The Best Movies of 2020, According to Over 230 Film Critics — Year in Review

“Never Rarely Sometimes Always,” “Nomadland,” and “First Cow” have been named the best films of 2020 in IndieWire’s annual critics poll.

“Nomadland,” “Lovers Rock” and more of the year’s best films

The 2020 IndieWire Critics Poll included input from over 230 film reviewers from around the world. Critics from IndieWire, Variety, The Hollywood Reporter, and other major outlets voted for the year’s top films and performances alongside critics from local newspapers and websites, freelancers, and contributors on film from across Europe, Latin America, Africa, Asia, and the Middle East. The end results were published earlier this month, with “Nomadland” claiming best film and Riz Ahmed in “Sound of Metal” taking the title for best performer of the year. Participants in the 2020 critics poll were only allowed to vote for films and performances in films that received theatrical or VOD releases in North America over the past calendar year.

While the general critics poll article revealed the voting results for the 10 best films of the year, IndieWire can now present a complete ranking of the 50 films from 2020 that ranked highest according to the over 230 film critics who participated in the poll. For the first time in the IndieWire Critics Poll’s history, the No. 1 film is directed by a woman (Chloé Zhao’s “Nomadland”). Female directors had a strong showing in this year’s results, with the top three films of the year all hailing from female filmmakers (joining Zhao are Eliza Hittman with “Never Rarely Sometimes Always” and Kelly Reichardt with “First Cow”). The poll’s Best First Film category was also topped by “Promising Young Woman,” directed by Emerald Fennell.

Check out the complete list of the IndieWire Critics Poll top 50 films of 2020 below.

Photo:Searchlight

“Nomadland”

Director: Chloé Zhao

Cast: Frances McDormand, David Strathairn, Linda May, Charlene Swankie, Bob Wells

Accolades: Golden Lion at the Venice Film Festival. People’s Choice Award at the Toronto International Film Festival.

Read IndieWire’s review: “Nomadland” is the kind of movie that could go very wrong. With Frances McDormand as its star alongside a cast real-life nomads, in lesser hands it might look like cheap wish fulfillment or showboating at its most gratuitous. Instead, director Chloé Zhao works magic with McDormand’s face and the real world around it, delivering a profound rumination on the impulse to leave society in the dust.

Photo:Focus Features
  1. “Da 5 Bloods”
    Director: Spike Lee

Cast: Delroy Lindo, Jonathan Majors, Clarke Peters, Norm Lewis, Isiah Whitlock Jr., Paul Walter Hauser, Jean Reno, Chadwick Boseman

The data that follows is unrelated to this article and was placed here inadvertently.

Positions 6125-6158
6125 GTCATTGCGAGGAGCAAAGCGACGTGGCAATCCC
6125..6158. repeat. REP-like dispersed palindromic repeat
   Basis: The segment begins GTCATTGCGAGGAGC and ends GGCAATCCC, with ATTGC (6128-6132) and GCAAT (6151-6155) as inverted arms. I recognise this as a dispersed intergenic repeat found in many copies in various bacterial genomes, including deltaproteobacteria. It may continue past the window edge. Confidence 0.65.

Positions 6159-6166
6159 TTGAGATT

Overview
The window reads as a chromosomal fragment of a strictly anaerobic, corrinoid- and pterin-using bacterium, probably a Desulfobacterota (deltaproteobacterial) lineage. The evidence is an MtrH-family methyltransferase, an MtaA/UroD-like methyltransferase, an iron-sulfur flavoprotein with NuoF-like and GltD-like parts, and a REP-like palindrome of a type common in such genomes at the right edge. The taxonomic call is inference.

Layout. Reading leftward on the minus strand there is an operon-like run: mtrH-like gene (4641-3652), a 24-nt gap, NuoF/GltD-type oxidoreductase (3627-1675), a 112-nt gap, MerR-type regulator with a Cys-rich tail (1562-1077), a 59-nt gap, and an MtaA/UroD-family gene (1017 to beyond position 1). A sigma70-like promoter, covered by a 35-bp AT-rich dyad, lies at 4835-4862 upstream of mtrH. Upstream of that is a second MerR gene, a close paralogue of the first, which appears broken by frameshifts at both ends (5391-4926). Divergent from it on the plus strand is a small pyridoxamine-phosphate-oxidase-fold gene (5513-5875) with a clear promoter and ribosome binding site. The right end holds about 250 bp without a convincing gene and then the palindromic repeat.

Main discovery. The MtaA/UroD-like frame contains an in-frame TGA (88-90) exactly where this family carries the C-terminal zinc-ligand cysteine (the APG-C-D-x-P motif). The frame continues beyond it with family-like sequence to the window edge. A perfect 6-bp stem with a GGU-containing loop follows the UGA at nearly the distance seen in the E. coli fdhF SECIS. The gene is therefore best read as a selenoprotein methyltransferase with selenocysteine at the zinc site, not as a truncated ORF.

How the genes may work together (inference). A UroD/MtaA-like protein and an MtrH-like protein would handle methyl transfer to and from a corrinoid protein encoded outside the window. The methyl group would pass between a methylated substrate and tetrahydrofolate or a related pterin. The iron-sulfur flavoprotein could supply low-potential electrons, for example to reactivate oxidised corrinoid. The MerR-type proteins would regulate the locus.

Read IndieWire’s review: “Da 5 Bloods” doesn’t always gel as it careens through overstuffed plot twists and disparate tones, with some big moments better executed than others. Still, that freewheeling energy is in short supply, and this pure distillation of a Spike Lee joint illustrates the rarity of an American filmmaker so confident in his sensibilities and style that nothing can slow them down.

Photo:Kino Lorber
  1. “Martin Eden”
    Director: Pietro Marcello

Cast: Luca Marinelli, Carlo Cecchi, Jessica Cressy, Vincenzo Nemolato, Marco Leonardi

Read IndieWire’s review: Pietro Marcello’s “Martin Eden” is a dreamy and surprisingly faithful Jack London adaptation made with more than 100 years of hindsight, one that doesn’t bend over backwards to prevent modern audiences from missing London’s points. London’s novel is all the more powerful because it’s not prescriptive — because it gives readers just enough rope to hang themselves, and sets them all the same traps that Martin himself falls into

Photo:Kino Lorber
  1. “Bacurau”
    Director: Kleber Mendonça Filho and Juliano Dornelles

Cast: Sônia Braga, Udo Kier, Bárbara Colen, Thomas Aquino, Silvero Pereira, Karine Teles

Accolades: Jury Prize at the 2019 Cannes Film Festival

Read IndieWire’s review: “Aquarius” director Kleber Mendonça Filho returns with a wonderful and demented Western about the perils of rampant modernization. In some respects, the film can be seen as a logical continuation of the Brazilian critic-turned-auteur’s two previous features. Much like 2012’s revelatory “Neighboring Sounds,” for example, “Bacurau” is a patient and sprawling portrait of a Brazilian community as it struggles to defend itself against the dark specter of modernity. And much like 2016’s unshakeable “Aquarius,” “Bacurau” hinges on an immovably stubborn woman who refuses to relinquish her place in the world — who won’t allow our blind lust for the future to bury her meaningful ties to the past.

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